Thursday, January 14, 2010

What should non emergency charities do in an emergency?

The answer to this is pretty simple. Continue doing what you were already doing.

The tragic events of the past 24 hours in Haiti are exactly that. Tragic. And unthinkable what the people there are going through. My heart goes out to those who are suffering as a result.

But it doesn't stop the quest to find a cure for breast cancer, nor help that sick puppy being abused and in need of attention.

If we look back to emergencies over the last decade, the Tsunami, 9/11 to name just a couple. The organization’s who suffered are the ones who did.... nothing. That is, scaled back on fundraising.

Don't commit fundraising suicide. Check out this article with some more evidence from the Tsunami experience and why you should solider on as normal.


PS Hats off to the disaster relief organization’s who had emergency appeals out within 24 hours, particularly the American Red Cross who had an email in my inbox just 6 hours after the earthquake hit.


Anonymous said...

Hi Jonathon

Is there any reason why we should congratualte the chaoty that get theri appeal out first? Does first mean best? Can speed comprimise content and organisational intregirty?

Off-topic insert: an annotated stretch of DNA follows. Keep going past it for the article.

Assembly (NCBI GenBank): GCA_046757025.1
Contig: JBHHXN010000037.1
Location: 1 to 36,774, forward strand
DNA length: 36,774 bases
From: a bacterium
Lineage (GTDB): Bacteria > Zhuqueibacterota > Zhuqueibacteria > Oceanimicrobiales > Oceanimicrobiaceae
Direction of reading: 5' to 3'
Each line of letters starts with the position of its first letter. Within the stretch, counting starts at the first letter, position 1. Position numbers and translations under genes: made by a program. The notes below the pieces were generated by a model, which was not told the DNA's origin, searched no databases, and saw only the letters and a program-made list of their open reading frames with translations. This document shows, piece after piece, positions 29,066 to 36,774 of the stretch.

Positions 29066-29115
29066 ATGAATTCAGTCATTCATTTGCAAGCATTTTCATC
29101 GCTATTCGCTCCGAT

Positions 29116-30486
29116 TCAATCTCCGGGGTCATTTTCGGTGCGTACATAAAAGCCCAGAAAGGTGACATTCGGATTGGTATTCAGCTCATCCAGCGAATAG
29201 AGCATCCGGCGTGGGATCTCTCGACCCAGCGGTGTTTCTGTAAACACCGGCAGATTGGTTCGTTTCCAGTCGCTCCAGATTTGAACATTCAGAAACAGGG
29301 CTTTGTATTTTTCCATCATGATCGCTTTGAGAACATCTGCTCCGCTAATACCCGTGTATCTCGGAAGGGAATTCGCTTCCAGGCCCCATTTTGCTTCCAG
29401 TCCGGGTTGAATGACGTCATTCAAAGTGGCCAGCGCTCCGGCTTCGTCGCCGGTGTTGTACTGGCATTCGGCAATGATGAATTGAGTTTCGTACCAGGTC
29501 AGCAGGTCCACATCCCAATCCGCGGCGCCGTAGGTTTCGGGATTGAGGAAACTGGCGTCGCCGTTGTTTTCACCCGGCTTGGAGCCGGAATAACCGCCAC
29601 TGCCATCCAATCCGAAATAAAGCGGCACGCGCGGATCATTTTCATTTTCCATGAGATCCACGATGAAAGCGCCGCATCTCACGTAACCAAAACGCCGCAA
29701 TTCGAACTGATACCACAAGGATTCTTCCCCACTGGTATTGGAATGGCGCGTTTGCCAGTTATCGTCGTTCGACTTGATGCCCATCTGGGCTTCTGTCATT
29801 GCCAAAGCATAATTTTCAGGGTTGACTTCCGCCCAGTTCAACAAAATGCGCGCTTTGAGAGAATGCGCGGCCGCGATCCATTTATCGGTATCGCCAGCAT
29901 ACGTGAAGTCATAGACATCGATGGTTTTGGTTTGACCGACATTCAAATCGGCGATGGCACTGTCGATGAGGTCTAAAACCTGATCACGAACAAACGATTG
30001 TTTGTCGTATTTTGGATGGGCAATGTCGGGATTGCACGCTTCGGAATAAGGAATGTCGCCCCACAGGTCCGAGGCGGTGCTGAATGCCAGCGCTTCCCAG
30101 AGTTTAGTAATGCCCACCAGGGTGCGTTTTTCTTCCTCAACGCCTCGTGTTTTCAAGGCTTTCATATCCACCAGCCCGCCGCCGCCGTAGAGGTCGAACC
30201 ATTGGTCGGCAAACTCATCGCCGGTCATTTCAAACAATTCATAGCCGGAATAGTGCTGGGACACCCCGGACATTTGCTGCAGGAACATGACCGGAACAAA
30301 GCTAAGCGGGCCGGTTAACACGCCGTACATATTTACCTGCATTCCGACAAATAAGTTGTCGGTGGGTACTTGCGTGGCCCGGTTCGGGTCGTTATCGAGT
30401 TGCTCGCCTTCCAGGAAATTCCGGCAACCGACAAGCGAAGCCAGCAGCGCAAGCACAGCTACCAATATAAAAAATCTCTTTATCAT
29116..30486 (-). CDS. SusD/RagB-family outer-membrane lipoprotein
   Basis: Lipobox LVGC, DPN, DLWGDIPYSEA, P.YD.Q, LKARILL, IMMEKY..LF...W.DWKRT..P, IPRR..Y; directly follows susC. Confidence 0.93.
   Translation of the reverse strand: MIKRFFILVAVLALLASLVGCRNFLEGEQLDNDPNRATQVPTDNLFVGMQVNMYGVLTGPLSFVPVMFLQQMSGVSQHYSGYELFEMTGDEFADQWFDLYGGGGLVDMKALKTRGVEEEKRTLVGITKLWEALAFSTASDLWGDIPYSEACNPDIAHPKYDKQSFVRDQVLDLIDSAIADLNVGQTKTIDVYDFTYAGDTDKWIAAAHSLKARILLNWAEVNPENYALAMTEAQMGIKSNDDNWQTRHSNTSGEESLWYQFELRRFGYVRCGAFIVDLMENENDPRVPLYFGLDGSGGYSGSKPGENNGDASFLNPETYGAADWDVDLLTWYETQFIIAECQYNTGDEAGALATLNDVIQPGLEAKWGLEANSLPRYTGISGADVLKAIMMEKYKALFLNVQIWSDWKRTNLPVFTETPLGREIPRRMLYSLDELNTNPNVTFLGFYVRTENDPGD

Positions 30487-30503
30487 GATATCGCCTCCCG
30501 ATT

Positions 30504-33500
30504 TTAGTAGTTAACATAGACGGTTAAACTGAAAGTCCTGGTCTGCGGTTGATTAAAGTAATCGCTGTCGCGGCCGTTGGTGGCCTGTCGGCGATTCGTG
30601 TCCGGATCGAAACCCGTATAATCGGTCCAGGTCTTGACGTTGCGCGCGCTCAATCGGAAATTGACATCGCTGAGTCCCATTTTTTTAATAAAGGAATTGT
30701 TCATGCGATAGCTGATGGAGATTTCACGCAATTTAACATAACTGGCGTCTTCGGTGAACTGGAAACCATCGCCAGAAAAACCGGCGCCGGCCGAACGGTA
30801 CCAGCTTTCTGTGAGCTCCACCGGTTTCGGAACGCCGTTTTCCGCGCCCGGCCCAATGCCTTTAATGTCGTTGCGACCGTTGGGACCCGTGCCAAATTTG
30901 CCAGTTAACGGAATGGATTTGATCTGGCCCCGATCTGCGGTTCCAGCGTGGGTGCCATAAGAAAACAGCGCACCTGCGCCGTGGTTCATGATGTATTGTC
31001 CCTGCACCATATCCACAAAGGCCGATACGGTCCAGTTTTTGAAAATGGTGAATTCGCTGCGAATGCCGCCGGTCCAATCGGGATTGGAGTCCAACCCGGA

Anonymous said...

I can see the speed at which I typed that comment certainly compromised its spelling.

Jonathon Grapsas said...

Hi there

Thanks for your comments, I hope it generates some more discussion. You raise some good points, some of which I will cover in a little more detail in a subsequent post about 'disaster preparedness'.

Getting their appeal our first doesn't necessarily equate to the 'best' (although as a side note it was a good e-appeal), but my experience is that speed is absolutely critical.

And getting out an urgent appeal within 6 hours gave them a great opportunity to generate significant support, following the horrible events in Haiti. In these situations, people responsd, udnerstandably, in an emotional way. It's organization's like the Red Cross' obligation to help fulfils peoples desire to help. I feel the Red Cross gave themselves a great chance of doing this by getting in our inboxes so quickly.

I have to say that from what I've seen (and in particular testing the responsiveness of emergency/disaster donors) 'speed' is actually the biggest factor in generating significant response, both in the first contact and subsequent efforts to solicit again.

That doesn't mean you can send a garbage communication of course, but I'd argue getting an appeal out that does 80% of the stuff it should (urgency, strong call to action, tells a story, deadline, clear proposition) and goes out fast has a better chance of raising large chunsk of income than one that gets 100% of the boxes ticked but takes a week - after going through a laborious sign off process.

So do I think we should compromise integrity? No. But in matters the magnitude of what has just happened, I think donors and/or the general public are somewhat forgiving. People dont care about the look and feel of the communicaiton, about whether it be in a slightly different tone that they're used to receiving. People care and simply want to help.

I hope this answers some of your points.

Thank you again for visiting my blog and generating some discussion.


Jonathon Grapsas said...

Seems I also compromised my spelling as a result of my rapid typing! :)